The right to draft top hockey prospect Alexis Lafrenière came down this week to the eight teams that had made and exited the qualifying round of the Stanley Cup playoffs. Some of those teams were undoubtedly expecting to still be playing, but they all likely would have been happy with the highly touted winger as consolation.
Knocked-out fifth seed Pittsburgh would have loved to see Lafrenière playing alongside Sidney Crosby next year. Edmonton, another fifth seed that was upset in the qualifiers, would have jumped at the chance to put him with Connor McDavid. And in Toronto, where the Maple Leafs were fresh off a Game 5 elimination against Columbus, fans even tried to write into existence them getting the No. 1 pick.
Alas, the pingpong balls had different plans.
The NHL draft lottery gods decided the team on Broadway would get the first crack at the Quebecer, who could be the first of his province to be taken first overall since Pittsburgh selected goaltender Marc-Andre Fleury in 2003. “I’m sure Ranger fans everywhere were pretty excited when the ball came up for the Rangers,” said New York Rangers General Manager Jeff Gorton after Monday night’s lottery.
Lafrenière is one of two junior hockey players — along with Crosby — to have won the Canadian Hockey League’s Player of the Year Trophy twice. The winger has put up impressive point totals in nearly every level of hockey he has played at, including 35 goals and 112 points in 52 games with the Rimouski Océanic this past season in the Quebec Major Junior Hockey League.
“It’s been a really long last couple of months, but it’s really fun to know who won the lottery today,” Lafrenière told the media Monday. “Really good team, obviously, with a lot of good players.”
The Rangers haven’t looked like a really good team recently, finishing the previous two seasons out of the playoffs and with below-average Simple Rating System marks.1 They’ve been in the midst of an open rebuild since February 2018, when Gorton and then-President Glen Sather sent a letter to fans signaling that the Rangers would gut the roster in the hopes of constructing a team for the future. “Our promise to you is that our plans will be guided by our singular commitment: ensuring we are building the foundation for our next Stanley Cup contender,” the letter read.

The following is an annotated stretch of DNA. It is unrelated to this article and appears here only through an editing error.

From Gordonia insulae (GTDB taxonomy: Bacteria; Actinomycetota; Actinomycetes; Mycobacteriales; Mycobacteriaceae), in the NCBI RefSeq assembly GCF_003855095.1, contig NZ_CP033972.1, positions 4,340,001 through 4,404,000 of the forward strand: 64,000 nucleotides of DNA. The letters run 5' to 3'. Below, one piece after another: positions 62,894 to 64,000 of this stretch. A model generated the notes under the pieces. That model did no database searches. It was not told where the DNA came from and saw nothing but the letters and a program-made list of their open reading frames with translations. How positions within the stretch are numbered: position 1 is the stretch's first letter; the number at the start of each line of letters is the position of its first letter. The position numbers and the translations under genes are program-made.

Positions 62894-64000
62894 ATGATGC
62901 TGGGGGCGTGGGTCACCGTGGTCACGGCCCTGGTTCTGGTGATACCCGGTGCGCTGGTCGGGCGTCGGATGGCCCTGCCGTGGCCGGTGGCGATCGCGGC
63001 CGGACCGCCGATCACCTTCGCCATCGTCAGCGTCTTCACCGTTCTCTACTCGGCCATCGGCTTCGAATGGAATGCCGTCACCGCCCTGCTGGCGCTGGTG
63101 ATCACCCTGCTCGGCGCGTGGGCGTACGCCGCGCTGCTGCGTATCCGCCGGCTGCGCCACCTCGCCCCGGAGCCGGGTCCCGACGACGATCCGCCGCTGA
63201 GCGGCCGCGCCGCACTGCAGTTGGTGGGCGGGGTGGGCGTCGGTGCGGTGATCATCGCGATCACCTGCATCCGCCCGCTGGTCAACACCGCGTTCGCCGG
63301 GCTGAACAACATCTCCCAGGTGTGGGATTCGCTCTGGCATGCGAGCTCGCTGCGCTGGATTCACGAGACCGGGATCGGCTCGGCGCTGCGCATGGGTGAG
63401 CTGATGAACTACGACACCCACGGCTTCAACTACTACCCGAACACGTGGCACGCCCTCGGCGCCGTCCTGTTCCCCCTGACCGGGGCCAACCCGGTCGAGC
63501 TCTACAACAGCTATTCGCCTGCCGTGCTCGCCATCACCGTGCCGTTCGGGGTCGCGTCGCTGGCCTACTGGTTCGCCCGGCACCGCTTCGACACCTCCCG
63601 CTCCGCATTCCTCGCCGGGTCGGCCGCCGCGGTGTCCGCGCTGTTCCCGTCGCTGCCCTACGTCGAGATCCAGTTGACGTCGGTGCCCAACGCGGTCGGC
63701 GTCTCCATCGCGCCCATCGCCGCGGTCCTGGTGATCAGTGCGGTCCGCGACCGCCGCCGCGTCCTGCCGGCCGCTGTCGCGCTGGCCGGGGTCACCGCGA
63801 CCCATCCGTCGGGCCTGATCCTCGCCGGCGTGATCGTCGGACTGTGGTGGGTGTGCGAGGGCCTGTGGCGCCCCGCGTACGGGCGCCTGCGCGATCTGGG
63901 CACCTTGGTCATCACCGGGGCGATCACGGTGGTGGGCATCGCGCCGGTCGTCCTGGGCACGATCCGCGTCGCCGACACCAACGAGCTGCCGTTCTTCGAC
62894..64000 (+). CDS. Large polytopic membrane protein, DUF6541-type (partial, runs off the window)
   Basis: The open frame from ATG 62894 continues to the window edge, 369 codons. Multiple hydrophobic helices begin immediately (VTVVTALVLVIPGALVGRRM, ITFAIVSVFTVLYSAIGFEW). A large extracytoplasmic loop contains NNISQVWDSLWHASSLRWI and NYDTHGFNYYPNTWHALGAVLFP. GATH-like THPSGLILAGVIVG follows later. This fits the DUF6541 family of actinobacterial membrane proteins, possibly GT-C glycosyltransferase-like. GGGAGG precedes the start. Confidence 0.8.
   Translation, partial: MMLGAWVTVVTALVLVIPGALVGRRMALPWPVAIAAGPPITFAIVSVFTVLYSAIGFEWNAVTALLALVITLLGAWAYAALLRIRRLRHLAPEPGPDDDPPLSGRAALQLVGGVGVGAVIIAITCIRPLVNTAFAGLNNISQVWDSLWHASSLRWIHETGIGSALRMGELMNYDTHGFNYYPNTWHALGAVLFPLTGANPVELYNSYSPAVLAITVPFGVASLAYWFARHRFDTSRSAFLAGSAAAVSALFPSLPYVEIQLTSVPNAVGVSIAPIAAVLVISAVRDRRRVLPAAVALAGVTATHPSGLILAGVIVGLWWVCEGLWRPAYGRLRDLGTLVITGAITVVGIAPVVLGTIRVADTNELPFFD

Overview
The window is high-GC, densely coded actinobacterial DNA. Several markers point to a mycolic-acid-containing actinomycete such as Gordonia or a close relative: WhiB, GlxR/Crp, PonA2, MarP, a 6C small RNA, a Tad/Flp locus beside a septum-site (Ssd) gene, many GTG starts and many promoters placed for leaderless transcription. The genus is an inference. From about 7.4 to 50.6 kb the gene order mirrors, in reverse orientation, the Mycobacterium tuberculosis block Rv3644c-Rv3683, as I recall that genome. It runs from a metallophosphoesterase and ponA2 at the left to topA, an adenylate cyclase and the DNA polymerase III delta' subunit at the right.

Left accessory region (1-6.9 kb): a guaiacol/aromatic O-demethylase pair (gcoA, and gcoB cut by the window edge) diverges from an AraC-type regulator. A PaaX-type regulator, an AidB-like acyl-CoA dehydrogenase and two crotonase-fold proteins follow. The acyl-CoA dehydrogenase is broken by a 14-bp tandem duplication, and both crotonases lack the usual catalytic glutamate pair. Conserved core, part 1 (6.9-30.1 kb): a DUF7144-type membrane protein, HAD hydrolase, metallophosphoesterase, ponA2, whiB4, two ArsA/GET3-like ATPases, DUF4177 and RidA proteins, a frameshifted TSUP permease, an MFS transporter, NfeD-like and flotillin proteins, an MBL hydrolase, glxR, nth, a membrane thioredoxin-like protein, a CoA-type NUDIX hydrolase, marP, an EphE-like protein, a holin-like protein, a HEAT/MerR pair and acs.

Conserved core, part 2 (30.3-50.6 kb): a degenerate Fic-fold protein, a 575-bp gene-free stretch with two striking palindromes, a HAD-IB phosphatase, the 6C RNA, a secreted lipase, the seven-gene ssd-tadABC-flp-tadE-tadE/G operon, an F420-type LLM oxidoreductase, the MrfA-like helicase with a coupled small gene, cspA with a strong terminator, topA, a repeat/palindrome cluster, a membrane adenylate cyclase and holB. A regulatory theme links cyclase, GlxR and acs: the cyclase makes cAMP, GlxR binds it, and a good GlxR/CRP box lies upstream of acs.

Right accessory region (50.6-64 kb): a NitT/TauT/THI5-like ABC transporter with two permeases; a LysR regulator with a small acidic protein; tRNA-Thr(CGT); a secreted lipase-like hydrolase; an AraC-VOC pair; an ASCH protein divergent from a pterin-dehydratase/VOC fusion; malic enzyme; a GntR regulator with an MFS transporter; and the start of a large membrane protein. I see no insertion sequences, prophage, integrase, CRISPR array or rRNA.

The trade deadline later that month saw them part with the familiar faces of Rick Nash and Ryan McDonagh. They selected Vitali Kravtsov and K’Andre Miller in that summer’s draft, and they used the No. 2 overall pick in the 2019 draft on Kaapo Kakko. He joined a growing crop of highly touted Rangers prospects, including Filip Chytil and Igor Shesterkin. To further bolster its roster, the team even lured free agent Artemi Panarin from Columbus and signed Jacob Trouba, whom it had acquired in a trade with Winnipeg, to a seven-year deal.
But the rebuilding process might be complete after Monday night. The rebuild could have been nearly over already, with a successful playoff run to the Rangers’ name, if the puck had bounced just a little differently over the past few weeks.
According to our calculations, the Rangers saw their odds of winning the Stanley Cup increase by 0.8 percentage points under the league’s Return to Play format. That was the fifth-highest change among teams involved in the 24-team competition.
When comparing the odds of the Rangers’ chances of making the postseason on March 11 versus the eve of the play-in series, the Blueshirts saw their chances rise 26.5 percentage points, to 44.4 percent from 17.9 percent. It was the fourth-highest jump, trailing only Chicago, Montreal and Arizona.
|Toronto Maple Leafs||81||1.157|
|New York Rangers||79||1.129|
Prior to the restart, the Rangers were seventh in the Metropolitan Division and were 2 points out of a wild-card spot for the Eastern Conference playoffs. While they still had a chance at the playoffs in the East, the Rangers’ 79 points through 70 games were only the fifth-most points amassed by the teams eligible for Monday’s draft lottery and the sixth-most points per game.
Of course, the Rangers were still 40 points better than the hapless Detroit Red Wings, who finished with the league’s worst record (17-49-5) but will pick just fourth in the draft.
The Rangers had won only two of their final seven regular-season games before the year stopped abruptly. And their run of losing continued in the play-in round: They were swept in three games by the Carolina Hurricanes.
For those efforts, they now get first dibs at drafting a player who could bring them from the verge of success to consistent playoff appearances.